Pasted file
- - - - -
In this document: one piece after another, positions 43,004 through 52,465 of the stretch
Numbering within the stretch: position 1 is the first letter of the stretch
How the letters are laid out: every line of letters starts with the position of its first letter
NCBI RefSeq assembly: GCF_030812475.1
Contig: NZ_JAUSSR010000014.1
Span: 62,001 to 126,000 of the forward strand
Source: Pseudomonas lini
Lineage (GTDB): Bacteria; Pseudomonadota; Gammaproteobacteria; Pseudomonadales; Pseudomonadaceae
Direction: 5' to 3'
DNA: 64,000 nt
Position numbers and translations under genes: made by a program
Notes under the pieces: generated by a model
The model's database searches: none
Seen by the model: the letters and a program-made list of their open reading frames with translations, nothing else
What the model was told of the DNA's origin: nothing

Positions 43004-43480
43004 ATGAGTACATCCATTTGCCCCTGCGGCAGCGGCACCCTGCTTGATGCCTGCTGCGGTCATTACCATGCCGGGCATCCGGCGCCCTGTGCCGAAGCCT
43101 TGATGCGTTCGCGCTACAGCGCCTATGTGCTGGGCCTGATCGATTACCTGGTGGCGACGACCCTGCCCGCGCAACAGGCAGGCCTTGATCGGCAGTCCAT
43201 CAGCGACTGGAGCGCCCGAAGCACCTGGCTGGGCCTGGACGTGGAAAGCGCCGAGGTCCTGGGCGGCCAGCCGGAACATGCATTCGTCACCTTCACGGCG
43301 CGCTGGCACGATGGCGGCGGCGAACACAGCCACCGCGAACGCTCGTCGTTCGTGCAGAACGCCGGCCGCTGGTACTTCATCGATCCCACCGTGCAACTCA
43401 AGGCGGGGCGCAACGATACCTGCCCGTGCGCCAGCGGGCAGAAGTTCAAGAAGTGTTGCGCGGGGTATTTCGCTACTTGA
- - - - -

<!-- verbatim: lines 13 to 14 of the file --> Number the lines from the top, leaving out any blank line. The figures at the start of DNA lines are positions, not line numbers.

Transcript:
The model's database searches: none
Seen by the model: the letters and a program-made list of their open reading frames with translations, nothing else